Summer 2021 has been undoubtedly the season with ‘’least contact” as far as school communities are concerned. It would be a great idea to touch base before getting back to school – contact fellow parents, other students, and teachers and enjoy a few virtual meetings to catch up. This is particularly helpful if students are feeling quite apprehensive about returning to school under such trying conditions.  

WISS parents at WISS Coffee Meeting

We all know students are resilient and tend to worry much less than parents but, sometimes, they also need to be comforted and reassured that everything will be just fine. Reconnecting with peers and their favourite teachers could be just the mood boost they need! If starting the new year in a new school, connecting with teachers ahead of time is even more important. 

 WISS knows that feeling supported is very important, especially when we are new in the WISS community. Before the start of school, WISS organized different coffee mornings to meet the new WISS families. Moreover, during the school year, WISS Parent Association organizes activities and workshops to meet new people and reinforce the sense of community that makes us very special. 

This brings us to the next point…  

5. Focus on SEL (social and emotional learning) this year

Whilst many students can and will thrive academically with distanced learning, most have suffered emotionally from the lack of in-person contact in the last year. If the COVID-19 pandemic has proven anything, it is that students (of all ages) have an inherent need to socialise and learn, together, developing their emotional and social skills alongside their academic ones. 

For this reason, it’s quite important that teachers (and parents) make a concerted effort to focus on SEL, the emotional and social skill-building component of classroom education that’s become evidently invaluable in recent years. Team building activities, one-on-one time and group projects should take precedence to bread-and-butter school work, especially at the beginning of the academic year. Students can benefit from chatting about their summer activities, their goals for the year and have the freedom to talk about any anxiety they may be harbouring due to the ongoing pandemic.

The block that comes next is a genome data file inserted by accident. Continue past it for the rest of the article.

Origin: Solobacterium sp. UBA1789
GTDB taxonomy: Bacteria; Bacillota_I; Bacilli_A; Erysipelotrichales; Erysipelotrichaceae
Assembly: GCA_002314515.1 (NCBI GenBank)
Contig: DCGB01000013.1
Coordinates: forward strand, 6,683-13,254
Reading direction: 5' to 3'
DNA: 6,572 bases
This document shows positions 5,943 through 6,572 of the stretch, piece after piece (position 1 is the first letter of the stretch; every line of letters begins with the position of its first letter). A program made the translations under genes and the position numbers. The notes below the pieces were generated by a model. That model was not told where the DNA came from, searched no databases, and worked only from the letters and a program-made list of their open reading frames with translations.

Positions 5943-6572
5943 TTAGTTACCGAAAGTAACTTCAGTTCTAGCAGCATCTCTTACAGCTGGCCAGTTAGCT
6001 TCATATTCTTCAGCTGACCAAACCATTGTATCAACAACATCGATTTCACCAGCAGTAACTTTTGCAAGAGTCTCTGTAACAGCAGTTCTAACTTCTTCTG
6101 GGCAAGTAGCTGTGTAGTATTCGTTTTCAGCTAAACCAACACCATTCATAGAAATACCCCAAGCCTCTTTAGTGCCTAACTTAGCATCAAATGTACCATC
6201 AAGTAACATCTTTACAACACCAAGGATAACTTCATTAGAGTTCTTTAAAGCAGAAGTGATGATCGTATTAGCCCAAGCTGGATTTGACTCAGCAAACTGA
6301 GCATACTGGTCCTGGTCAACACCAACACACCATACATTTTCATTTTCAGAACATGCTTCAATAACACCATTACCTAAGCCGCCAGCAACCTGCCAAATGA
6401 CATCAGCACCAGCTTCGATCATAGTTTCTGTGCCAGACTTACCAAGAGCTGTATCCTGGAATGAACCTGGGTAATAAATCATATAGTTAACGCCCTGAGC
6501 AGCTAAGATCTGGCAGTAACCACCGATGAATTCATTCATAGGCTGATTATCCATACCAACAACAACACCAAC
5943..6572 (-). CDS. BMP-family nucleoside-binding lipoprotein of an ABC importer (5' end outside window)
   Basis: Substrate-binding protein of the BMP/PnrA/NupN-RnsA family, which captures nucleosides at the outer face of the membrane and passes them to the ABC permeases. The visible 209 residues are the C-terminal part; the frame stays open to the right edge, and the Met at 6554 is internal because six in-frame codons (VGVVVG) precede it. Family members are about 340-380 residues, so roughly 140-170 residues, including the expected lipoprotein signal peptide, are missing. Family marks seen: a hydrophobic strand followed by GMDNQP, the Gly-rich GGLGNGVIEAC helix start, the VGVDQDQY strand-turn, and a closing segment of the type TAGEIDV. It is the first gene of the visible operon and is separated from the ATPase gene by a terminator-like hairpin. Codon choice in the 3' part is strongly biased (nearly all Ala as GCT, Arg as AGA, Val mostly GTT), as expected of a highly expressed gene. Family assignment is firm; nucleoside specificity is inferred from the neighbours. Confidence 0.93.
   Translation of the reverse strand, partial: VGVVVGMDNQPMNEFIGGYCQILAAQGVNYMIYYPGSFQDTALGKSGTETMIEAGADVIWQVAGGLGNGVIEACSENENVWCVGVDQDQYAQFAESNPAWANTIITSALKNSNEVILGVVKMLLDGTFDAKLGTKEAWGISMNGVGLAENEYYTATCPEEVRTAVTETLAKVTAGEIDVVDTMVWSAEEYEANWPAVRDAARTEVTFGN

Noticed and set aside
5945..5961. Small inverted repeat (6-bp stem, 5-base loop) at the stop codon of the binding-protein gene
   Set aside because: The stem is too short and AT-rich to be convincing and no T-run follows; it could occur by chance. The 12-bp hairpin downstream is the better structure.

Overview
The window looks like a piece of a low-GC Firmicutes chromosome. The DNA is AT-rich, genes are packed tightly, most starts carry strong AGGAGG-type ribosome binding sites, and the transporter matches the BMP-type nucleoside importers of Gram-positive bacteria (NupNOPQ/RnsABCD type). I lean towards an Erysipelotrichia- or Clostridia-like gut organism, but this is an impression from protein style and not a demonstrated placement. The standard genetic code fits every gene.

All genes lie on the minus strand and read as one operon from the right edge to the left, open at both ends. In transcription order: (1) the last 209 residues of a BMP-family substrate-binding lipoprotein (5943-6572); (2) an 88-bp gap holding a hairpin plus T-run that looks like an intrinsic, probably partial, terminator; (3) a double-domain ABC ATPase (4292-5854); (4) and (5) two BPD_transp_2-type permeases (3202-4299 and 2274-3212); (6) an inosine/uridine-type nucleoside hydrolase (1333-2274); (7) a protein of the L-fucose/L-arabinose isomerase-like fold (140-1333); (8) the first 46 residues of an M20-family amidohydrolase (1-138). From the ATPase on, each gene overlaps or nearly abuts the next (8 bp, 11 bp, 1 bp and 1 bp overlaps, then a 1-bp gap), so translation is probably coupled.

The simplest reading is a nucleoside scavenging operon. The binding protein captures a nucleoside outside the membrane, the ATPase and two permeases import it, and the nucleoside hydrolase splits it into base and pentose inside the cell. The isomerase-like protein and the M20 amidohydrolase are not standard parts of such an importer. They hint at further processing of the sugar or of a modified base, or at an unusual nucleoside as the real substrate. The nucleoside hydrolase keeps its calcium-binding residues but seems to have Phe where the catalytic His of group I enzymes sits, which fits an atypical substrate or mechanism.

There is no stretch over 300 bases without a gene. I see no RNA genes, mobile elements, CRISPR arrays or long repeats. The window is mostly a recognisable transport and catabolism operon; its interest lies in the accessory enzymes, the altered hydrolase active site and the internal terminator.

WISS is open to introducing all disciplines that strengthen students’ wellbeing. WISS counts on a Student Support Department to which students can turn whenever they need it to get psychological assistance when they are going through difficult situations. 


WISS Pre-Nursery students doing Yoga at the Western International School of Shanghai.

 Teachers and parents from WISS receive talks and workshops focused on emotional learning to know how to act and what guidelines to follow when a student needs help. 

WISS Pre-Nursery students know well how to improve their wellbeing, as they have incorporated YOGA into their routine. Every week, these little kids experience developing body awareness, building or increasing their concentration and feeling part of a healthy, non-competitive group. 

From meditation breaks to morning emotional ‘catch ups’: there’s a bevy of mindful activities to include in class (and at home!) to help students ease into their back-to-school routines this year.